With the recession behind us and the economy growing, the competition for top talent is intensifying. Interestingly, it’s not just the experienced or specialist employees that are in demand but the open-minded, fresh-thinking millennials are just as sought after as our workforce becomes increasingly transient.
They are the much talked about generation fuelling endless tomes of research, studies and reports. And while past reports of job-hopping millennials may have been exaggerated – some companies still struggle not just in hiring millennials but retaining them. They will make up 50% of the global workforce by 2020, so companies need to consider making changes to their organisational structures and management styles – now.
Overall, millennials value career and personal development over money and status. So, strategies beyond remuneration need to be developed. Here are our 5 recommendations for businesses who want to respond to the new world of work and engage millennial talent:
- Flexible and trusted – Millennials have ambition and drive but this should not be seen that they want to work all the hours to be like the generation before them. Now they are seeking more work-life flexibility. They want to be trusted to work remotely, they want to dress casually, speak liberally and receive feedback to help them grow.
- Career Growth – They need to see opportunities to grow, where they can join a team working on projects that have meaning and purpose. They may only be around for a few years so don’t speak tradition and legacy, instead redefine the career development conversation and give them time to speak about their career and personal interests.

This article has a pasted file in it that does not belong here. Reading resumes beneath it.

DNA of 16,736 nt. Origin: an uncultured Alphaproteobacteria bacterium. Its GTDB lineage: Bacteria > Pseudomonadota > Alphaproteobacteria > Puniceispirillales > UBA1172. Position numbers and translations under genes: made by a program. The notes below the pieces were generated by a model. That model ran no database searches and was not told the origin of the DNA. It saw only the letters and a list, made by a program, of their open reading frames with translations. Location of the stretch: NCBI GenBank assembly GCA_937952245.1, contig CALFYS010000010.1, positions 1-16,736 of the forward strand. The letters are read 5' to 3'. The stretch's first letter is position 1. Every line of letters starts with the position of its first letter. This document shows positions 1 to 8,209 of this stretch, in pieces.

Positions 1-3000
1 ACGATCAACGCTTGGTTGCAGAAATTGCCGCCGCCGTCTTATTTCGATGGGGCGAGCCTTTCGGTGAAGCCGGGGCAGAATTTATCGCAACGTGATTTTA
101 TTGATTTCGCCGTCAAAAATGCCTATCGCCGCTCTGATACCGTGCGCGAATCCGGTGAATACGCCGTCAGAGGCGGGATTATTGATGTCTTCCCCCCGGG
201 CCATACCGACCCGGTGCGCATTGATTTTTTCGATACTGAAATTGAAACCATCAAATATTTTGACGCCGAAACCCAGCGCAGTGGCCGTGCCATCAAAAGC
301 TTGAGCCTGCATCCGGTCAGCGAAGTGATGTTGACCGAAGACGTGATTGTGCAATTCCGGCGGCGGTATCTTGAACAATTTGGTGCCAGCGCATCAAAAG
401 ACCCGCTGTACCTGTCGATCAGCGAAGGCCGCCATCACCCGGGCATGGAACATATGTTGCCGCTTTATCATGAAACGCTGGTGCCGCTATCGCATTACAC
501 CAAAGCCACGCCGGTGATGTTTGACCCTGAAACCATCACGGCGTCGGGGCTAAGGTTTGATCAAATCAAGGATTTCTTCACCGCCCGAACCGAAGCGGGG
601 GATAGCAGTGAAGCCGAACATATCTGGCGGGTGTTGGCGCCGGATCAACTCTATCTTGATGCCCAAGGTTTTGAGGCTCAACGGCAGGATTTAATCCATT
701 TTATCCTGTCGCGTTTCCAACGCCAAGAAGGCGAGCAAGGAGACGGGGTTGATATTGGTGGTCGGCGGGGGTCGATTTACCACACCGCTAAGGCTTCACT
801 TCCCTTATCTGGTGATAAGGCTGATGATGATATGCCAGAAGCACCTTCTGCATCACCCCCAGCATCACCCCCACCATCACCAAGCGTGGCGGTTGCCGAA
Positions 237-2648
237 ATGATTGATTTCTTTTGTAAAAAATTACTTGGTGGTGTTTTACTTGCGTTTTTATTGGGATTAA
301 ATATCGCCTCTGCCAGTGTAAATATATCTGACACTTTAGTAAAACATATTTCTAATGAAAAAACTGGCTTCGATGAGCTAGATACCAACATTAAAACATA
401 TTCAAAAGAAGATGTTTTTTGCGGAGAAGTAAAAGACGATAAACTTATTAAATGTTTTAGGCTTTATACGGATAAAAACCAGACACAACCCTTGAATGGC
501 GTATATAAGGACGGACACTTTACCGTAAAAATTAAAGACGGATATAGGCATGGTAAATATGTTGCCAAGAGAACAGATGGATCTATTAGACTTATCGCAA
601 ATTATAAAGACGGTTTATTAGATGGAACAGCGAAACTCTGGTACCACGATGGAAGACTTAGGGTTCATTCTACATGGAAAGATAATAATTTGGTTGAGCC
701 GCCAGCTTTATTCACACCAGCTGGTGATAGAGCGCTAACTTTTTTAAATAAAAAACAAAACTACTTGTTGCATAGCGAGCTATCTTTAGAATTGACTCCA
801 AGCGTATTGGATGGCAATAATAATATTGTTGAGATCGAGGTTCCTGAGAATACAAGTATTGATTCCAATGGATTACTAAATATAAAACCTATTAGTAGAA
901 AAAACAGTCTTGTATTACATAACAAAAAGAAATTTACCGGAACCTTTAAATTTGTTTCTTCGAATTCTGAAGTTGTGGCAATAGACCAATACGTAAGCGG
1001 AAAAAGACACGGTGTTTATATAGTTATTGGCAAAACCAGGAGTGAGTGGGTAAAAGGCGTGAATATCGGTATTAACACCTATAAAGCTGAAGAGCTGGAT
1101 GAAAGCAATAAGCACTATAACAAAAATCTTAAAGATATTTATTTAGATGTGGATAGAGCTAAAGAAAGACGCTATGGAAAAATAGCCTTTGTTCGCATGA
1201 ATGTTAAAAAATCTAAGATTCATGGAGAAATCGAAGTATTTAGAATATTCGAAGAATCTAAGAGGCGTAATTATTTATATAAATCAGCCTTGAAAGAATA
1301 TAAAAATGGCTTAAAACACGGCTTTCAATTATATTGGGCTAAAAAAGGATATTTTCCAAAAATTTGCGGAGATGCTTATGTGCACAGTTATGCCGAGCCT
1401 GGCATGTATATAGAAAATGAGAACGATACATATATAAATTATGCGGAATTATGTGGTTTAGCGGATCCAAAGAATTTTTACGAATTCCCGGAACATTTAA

- Openness and transparency – Growing up with technology and social media, millennials expect a culture of transparency and for management to be upfront on why decisions are made. Keep them informed and satisfy their sense of purpose by helping them understand how their purpose links to company values. Millennials will be more engaged and committed if they are informed regularly on progress against the company’s strategy.
- Mentorship both ways – Millennials appear to be more interested in finding mentors than their previous generations. Leaders and Managers can play a key role here (and not just their direct line managers) – helping millennials with their personal growth or demonstrating the characteristics of a strong leader. However, the real opportunity is in millennials offering ‘reverse mentorship’. If Managers are open to accept the mentorship, the reverse mentor-mentee relationships can add significant value for both parties to learn and utilise one another’s strengths.
- Listened and recognised – Millennials expect a high-touch approach to management – listen to them and give them feedback. Since their early education, they believe their ideas are important and valuable, so listen to them or they won’t respect you. They really desire a great deal of feedback – which goes outside the normal parameters of a performance management system. Managers must take the time to engage in formal and ad-hoc constructive feedback on a regular basis.